Daily News

Daily News

by Aziz Obidov -
Number of replies: 0

Happy International Women's Day! Let's celebrate some of the brilliant female pioneers, leaders and creators driving change, from conservation to gender equality.

The sea is a ‘white space’, said Zandile Ndhlovu, the founder of Black Mermaid Foundation and the country’s first black African freediving instructor. In addition to a systemic cultural fear of the sea, she explains that barriers stem from the inherited “historical trauma of the transatlantic slave trade” and apartheid when black South Africans were “forcibly removed from their ocean-facing homes”. Her workshops inspire children from Soweto to become ocean guardians.

Silvia Dan, Romanian folk singer, 80, has released her debut album, Interbeing, to help regenerate the landscape that inspired her grandmother to write this traditional music. She lives in the remote village of Nucsoara, surrounded by forests inhabited by lynx, wolves and bears. But this ‘Amazon of Europe’ is threatened by illegal logging. Album sales fund a project called Forests without Frontiers that plants native trees that are protected by law. “It has been devastating to see the destruction, and this project gives me hope,” said Dan.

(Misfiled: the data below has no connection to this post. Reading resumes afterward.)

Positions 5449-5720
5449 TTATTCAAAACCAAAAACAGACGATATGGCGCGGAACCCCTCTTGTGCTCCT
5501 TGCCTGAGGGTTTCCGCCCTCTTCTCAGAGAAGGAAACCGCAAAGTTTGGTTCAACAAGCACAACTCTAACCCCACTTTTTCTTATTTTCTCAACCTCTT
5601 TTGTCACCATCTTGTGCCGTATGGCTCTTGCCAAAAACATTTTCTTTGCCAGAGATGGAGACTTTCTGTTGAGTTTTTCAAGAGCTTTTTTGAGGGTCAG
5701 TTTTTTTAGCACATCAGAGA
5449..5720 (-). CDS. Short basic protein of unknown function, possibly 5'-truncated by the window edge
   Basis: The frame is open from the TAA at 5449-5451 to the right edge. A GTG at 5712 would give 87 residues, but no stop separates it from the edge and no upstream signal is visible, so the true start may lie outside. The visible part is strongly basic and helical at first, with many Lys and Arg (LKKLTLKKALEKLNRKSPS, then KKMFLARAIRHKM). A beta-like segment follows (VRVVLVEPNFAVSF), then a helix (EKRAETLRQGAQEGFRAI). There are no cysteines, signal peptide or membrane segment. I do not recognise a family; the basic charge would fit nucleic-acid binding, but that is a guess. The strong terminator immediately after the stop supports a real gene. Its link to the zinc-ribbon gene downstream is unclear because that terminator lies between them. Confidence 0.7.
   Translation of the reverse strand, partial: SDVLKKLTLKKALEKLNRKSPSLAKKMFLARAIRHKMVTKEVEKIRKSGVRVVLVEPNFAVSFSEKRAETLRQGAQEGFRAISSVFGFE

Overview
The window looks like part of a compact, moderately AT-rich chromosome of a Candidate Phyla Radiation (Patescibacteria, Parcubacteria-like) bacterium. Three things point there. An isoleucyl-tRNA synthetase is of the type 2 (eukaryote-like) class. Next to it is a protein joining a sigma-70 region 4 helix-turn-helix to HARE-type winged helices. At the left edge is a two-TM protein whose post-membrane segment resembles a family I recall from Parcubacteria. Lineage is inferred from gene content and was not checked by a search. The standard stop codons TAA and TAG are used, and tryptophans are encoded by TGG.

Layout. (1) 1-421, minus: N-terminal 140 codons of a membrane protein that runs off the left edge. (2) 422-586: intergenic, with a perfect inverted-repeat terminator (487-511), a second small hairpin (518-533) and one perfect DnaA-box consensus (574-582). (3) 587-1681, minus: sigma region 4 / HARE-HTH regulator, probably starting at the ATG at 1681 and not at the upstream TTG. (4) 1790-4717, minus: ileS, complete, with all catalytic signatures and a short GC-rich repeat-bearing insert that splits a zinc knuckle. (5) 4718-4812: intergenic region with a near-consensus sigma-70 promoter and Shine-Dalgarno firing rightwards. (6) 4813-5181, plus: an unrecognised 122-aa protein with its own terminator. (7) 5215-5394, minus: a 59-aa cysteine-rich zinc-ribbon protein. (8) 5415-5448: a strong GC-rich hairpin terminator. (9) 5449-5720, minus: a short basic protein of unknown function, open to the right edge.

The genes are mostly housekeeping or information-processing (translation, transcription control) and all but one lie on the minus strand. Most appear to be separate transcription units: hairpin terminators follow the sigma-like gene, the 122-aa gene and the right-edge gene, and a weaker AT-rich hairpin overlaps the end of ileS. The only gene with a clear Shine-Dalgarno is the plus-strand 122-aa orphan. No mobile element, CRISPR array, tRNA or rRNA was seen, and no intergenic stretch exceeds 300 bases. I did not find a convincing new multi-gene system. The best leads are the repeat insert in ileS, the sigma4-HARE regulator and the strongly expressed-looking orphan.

While studying industrial design and technology at London’s Brunel University, Solveiga Pakštaitė, created a way to reduce food waste by updating the expiry date system and creating Bump (first called Mimica Touch) which is a plant-based gel incorporated into a bottle cap or product label that changes to a bumpy texture when food spoils. She has developed labels for red meat and dairy, seafood, juice and smoothies. “The fact this came from a university project and we’ve got a waiting list of customers in the food industry makes me incredibly proud,” said Pakštaitė. Trials show that the Bump Cap enabled 97 per cent of households to use orange juice for up to six days longer than they would have with current guidance.

Joeli Brearley, Pregnant and Screwed. Being sacked the day after she told her boss she was pregnant inspired Joeli Brearley to highlight the discrimination of working mums and campaign for women’s rights. She launched her charity Pregnant Then Screwed on International Women’s Day in 2015, and provides help and support to thousands of women through a free advice hotline, useful resources, a mentor scheme and workshops. Brearley, who published her book The Motherhood Penalty last year, believes women need support to access the justice they deserve as much as they need help “to recover from the mental health impact of discrimination”.